Musical performances, much like spiritual moments, can spark deep emotions and colorful contemplations. When paired together, these experiences can feel larger than life itself. On Sunday, Oct. 23, at 4 p.m., soprano Kathleen Roland-Silverstein and pianist Dan Sato present the “Music of Olivier Messiaen” as part of the Hendricks Chapel’s Malmgren concert series.

Roland-Silverstein and Sato, both Setnor School of Music faculty members, pored over a year’s worth of preparation into this program of what they like to call “Messiaen’s greatest hits.”

“This concert might be a first for many to experience his music. It’s a kind of music that’s very intoxicating, like a really strong psychedelic,” says Sato.

French composer and organist Olivier Messiaen (1908-1992) is best known for his harmonically rich and complex work that pushed boundaries in 20th-century music. A devout Catholic, his spirituality and fascination with nature were at the center of nearly everything he did.

To introduce Messiaen’s soundscape, the Hendricks Chapel Choir, directed by José “Peppie” Calvar, will gently open the concert with the sacred motet “O sacrum convivium.” This choral piece, composed in 1937, is one of his earlier works that offers a meditation on spiritual communion with the divine.

For Messiaen, music was not just an acoustic experience but a visual one. His synesthesia, a condition that links one’s senses, made him associate sound with color and vice-versa. Music notes were like ribbons, and chords became rainbows. With this imagery, he found ways to intertwine it with musical and spiritual concepts from other cultures.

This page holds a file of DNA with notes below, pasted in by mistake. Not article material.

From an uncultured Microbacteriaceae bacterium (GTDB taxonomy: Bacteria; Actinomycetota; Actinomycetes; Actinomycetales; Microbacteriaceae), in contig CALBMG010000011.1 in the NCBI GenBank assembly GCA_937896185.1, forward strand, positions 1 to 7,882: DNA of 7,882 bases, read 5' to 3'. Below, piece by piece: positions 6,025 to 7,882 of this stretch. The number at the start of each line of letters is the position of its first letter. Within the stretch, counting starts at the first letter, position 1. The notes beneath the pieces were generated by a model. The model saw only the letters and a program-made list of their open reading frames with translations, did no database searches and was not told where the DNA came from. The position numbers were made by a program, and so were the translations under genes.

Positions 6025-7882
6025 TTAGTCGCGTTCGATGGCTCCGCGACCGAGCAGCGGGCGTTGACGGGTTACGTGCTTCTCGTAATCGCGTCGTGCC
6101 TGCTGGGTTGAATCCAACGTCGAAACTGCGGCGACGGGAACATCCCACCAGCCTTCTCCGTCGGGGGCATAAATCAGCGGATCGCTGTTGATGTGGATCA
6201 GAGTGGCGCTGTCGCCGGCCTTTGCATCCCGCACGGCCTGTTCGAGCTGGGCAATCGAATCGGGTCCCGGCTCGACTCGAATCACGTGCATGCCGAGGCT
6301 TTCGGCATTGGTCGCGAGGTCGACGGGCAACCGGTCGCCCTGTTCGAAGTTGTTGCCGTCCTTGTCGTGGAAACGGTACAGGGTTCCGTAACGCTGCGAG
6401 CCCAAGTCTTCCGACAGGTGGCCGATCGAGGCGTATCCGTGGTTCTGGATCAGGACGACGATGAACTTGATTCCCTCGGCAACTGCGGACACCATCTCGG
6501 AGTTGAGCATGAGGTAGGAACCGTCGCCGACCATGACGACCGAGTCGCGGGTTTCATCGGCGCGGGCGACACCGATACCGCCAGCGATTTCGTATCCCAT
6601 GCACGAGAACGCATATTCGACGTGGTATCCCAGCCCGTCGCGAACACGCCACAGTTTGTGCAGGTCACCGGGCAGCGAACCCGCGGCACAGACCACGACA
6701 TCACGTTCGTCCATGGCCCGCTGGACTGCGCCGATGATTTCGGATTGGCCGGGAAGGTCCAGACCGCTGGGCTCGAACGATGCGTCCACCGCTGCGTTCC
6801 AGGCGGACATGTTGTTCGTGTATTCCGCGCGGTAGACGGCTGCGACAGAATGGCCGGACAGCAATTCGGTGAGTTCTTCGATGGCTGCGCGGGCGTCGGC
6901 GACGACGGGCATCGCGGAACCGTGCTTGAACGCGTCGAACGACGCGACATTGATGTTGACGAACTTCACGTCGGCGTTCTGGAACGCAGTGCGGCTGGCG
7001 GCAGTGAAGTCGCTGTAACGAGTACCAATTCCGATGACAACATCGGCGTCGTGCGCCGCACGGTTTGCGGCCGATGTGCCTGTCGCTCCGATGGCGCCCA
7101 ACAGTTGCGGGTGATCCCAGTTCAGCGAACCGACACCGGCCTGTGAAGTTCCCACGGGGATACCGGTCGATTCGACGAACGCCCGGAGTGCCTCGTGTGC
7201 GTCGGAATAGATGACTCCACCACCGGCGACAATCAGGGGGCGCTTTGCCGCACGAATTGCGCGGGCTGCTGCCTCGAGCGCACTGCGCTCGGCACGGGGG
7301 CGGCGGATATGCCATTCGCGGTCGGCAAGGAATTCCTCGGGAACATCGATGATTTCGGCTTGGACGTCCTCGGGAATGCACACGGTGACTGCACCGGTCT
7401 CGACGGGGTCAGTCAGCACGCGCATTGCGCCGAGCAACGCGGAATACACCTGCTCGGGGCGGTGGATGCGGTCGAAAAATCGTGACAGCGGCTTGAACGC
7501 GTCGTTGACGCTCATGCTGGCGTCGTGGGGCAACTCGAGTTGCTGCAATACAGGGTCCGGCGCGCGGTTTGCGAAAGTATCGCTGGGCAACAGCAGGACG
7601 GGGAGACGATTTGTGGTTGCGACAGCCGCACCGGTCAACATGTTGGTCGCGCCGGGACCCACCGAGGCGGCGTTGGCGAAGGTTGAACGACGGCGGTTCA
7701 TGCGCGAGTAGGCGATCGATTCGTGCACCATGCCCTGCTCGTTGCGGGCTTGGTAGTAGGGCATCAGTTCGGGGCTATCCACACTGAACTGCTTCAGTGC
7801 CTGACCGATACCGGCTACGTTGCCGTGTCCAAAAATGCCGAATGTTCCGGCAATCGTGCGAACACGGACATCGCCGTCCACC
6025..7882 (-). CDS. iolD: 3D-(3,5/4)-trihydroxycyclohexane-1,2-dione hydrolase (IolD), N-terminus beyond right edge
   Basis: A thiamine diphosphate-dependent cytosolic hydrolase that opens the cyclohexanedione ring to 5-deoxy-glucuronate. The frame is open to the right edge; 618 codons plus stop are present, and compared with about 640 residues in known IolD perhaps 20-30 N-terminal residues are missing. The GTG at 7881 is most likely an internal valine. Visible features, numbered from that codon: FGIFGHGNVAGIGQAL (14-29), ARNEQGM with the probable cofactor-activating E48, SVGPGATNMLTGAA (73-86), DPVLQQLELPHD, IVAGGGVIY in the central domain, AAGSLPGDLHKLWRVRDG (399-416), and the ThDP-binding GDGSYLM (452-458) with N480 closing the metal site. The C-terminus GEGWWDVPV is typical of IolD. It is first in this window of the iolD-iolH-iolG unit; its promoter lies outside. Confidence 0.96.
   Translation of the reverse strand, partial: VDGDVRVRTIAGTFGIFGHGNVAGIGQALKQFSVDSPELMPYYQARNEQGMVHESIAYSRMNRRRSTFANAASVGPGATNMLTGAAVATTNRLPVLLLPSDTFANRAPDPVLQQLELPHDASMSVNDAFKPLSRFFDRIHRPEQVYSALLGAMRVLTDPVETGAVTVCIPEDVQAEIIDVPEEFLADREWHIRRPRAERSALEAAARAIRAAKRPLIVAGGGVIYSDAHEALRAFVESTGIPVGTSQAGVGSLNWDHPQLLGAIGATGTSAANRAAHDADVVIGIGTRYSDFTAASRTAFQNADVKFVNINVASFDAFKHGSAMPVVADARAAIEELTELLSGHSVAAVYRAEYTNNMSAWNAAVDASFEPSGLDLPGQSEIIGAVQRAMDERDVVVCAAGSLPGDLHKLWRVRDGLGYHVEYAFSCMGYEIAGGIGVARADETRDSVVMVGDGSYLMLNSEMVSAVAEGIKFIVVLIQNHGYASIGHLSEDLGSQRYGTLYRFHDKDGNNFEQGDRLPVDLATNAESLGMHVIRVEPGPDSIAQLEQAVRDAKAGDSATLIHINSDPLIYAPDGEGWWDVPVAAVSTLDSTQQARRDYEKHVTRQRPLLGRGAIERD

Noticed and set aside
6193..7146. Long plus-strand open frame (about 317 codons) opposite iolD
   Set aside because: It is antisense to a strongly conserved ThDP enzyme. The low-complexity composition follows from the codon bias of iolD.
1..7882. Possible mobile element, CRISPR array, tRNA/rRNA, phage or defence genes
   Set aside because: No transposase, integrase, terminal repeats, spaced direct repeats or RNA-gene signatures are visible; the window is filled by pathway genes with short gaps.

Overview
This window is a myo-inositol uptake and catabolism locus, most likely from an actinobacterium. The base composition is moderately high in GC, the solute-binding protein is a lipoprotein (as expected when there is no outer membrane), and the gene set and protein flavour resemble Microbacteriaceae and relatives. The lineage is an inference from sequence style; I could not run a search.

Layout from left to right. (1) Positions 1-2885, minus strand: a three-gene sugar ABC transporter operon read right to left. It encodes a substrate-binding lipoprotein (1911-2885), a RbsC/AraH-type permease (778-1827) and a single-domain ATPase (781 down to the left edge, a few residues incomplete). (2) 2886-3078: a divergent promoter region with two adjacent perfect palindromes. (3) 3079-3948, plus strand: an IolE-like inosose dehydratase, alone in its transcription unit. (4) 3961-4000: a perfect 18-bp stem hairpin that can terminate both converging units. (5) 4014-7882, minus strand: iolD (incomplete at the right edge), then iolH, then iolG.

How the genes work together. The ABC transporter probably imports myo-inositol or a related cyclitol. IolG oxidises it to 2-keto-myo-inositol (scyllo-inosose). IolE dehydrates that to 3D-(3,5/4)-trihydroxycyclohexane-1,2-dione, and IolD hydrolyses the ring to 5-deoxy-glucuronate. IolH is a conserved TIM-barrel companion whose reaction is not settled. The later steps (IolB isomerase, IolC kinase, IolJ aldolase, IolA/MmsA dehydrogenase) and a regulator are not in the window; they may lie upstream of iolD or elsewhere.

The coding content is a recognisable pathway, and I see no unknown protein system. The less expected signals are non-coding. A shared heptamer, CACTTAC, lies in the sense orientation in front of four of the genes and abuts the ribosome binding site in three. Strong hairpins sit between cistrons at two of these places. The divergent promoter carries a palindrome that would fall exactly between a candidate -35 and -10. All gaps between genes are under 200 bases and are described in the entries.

In the piece, “Harawi: Chant d’amour et de mort,” Sato and Roland-Silverstein explore an ancient Peruvian story of a love ending in death. Messiaen composed in French and Quechua, an indigenous language spoken in the Peruvian Andes. “He also just used onomatopoeic sounds. One of the songs is called ‘Dondou tchil,’ which is supposed to represent the ankle bracelets that were worn by the Peruvians,” Roland-Silverstein remarked.

Messiaen’s cosmic scenes are almost supernatural, Sato added. “The scope of time and resonance offers a glimpse or a snapshot of what eternity feels like. [His music] demands so much more than we can provide, even just from the piano or from the human voice.”

Still, the challenge is worth taking. Sato plans to perform selections from Messiaen’s “Vingt Regards sur l’Enfant Jésus,” one of the most demanding and impressive works in the entire piano repertoire. Messiaen drew inspiration from birdsongs, Indian classical music and most importantly, his faith as he contemplated the infant Jesus.

“It goes from a lullaby into this really grand galactic explosion of dissonance. It feels almost uncomfortable and nightmarish, but that is that extremism of expression,” Sato says. “You’re just kind of left in a daze.”

After giving themselves the luxury of time to absorb Messiaen’s music, Sato and Roland-Silverstein say this concert will be a great opportunity to share the experience with the community. Anticipating a most memorable musical encounter, Roland-Silverstein says, “I hope people feel transported.”

The Malmgren concert is free and open to the public. Complimentary parking is available in the Quad Lot and Irving Garage. For more information, visit

Story by Piper Starnes, graduate student in the Goldring Arts Journalism and Communications program in the S.I. Newhouse School of Public Communications